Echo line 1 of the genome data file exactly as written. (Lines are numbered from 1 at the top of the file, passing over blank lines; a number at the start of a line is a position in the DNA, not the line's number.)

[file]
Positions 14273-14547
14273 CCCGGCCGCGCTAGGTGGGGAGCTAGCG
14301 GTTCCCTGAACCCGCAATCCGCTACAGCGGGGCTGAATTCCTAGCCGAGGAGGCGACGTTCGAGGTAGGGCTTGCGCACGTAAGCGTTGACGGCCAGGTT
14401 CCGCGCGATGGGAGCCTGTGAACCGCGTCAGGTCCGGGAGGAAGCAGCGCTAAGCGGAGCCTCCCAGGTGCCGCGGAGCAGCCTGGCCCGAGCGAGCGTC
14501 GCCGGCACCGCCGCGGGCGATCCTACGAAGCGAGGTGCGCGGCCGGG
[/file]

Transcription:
Positions 14273-14547